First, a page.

• Tuesday's field conditions and an opponent with nothing to lose will force Bruce Arena to make some tactical changes in order for the USA to secure its ticket to the World Cup.
By Brian Straus
October 10, 2017

Bruce Arena made a few waves Monday when he invited “one of these hotshot teams from Europe” to experience CONCACAF’s quirky World Cup qualifying competition.

“This is very challenging,” Arena said. “This is like survival of the fittest. They could do one of those TV shows on this.”

Speaking of waves….

The pictures were striking, and they went appropriately viral. Parts of the field and track at Ato Boldon Stadium in Couva, Trinidad–where the USA will meet the Soca Warriors Tuesday evening in the final game of CONCACAF's Hexagonal–had been drenched by heavy rain and looked more suited for the National Aquatic Centre located just next door than the site of a World Cup qualifier. Some players forded the moat on piggy-back. Others waded through barefoot. Even if the pitch drains as expected and the match starts on schedule, the environment still will be far from ideal.

“It definitely changes the way the game’s going to look. It’s going to be a slow game, probably a little sloppy,” Arena said. “It won’t look like a real good game with the conditions and all … it’s going to look a heck of a lot different than the game we just played.”

The game they just played was Friday’s demolition of Panama at Orlando City Stadium. There, the conditions were pretty much perfect. The field was pristine. The crowd was loud and supportive. And an American squad desperate to get its World Cup campaign back on track was in sync, dynamic and ruthless in a 4-0 rout.

The USA (3-3-3) remains third in the Hex and could be forced into next month’s intercontinental playoff or eliminated from the World Cup altogether with a loss to last-place T&T (1-8-0). But its attack is the most prolific in the six-team group. And that’s due almost entirely to the 12 goals scored in home victories over T&T, Panama and Honduras—the only three qualifiers in which Arena has deployed a 4-4-2 with Christian Pulisic and Michael Bradley in the middle.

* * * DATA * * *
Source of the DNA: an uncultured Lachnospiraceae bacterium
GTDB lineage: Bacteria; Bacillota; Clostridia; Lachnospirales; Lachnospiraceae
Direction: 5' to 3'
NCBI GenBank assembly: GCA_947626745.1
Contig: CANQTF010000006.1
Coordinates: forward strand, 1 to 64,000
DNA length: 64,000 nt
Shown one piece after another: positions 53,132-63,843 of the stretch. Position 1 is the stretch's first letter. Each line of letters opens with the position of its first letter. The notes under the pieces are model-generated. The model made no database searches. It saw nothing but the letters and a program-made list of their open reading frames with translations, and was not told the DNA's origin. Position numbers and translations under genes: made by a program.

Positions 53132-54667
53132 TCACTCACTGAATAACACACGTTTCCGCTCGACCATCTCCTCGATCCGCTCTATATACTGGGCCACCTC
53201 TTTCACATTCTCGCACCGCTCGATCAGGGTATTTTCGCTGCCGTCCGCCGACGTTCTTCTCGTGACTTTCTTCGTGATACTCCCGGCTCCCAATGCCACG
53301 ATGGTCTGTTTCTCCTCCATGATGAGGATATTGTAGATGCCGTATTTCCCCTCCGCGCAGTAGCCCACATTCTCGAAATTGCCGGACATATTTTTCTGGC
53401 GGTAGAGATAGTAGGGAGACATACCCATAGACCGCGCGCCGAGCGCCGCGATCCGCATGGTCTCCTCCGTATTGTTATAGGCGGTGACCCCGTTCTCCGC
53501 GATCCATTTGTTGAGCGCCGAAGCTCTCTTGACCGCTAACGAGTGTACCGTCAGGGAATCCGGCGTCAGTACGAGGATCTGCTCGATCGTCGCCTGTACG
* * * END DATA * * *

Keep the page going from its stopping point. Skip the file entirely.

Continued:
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Home hasn’t provided all the usual comforts in the current cycle, but it’s still where the USA has found most of its offensive footing. It’s been a different story on the road, where the Americans have managed only three goals in four games. That’s the worst output since the 2001 Hex, when Arena’s team finished third–just three points ahead of Honduras.

Defending on the road has been decent during Arena’s second stint, but the scoring has sputtered. And Monday’s pictures from Couva illustrate part of the reason why. CONCACAF conditions often don’t lend themselves to the sort of attacking football the USA wants to play, and it hasn’t fully adjusted in the current cycle. The Americans knew they’d be on the back foot in Mexico City. The heat and high, thick grass slowed them in Honduras, and the bumpy field and some bumpy fouls knocked them off kilter in Panama City. Now, they’ll have to deal with a “heavy and mushy” surface at Ato Boldon—Arena’s words—that could disrupt their rhythm and likely will be conducive to longer, more direct passes. And that isn’t Pulisic’s ideal creative environment.

“We’ve been to these countries, to this part of the world, [enough] to know there’s always something,” Bradley said Monday, according to The Washington Post. “It doesn’t faze us. It’s the reality of qualifying for a World Cup for us. You take it for what it is. You get a look laugh about it and ultimately, make sure in no way it throws off what we’re trying to do and what we are all about.”

So they’ve had their laugh about Lake Couva. Now it’s time to solve the problem. A draw is almost certainly enough on Tuesday, but as Arena said, “It’s never easy going into a game and saying we have to play for a point.” It’s almost impossible, psychologically and tactically, to aim for and then land on that razor’s edge. You play to win, and that means you’ve got to get a goal or two. And figuring out how to score underwater, or anywhere in CONCACAF for that matter, has proven to be no easy task.

“It’s not easy. Nothing’s given to you,” Pulisic said Monday of the qualifying gauntlet. “You go out on the road and play in tough conditions. [Tuesday] isn’t not going to be easy in Trinidad. You never know what to expect, that’s what I’d say. You’ve got to be ready for whatever.”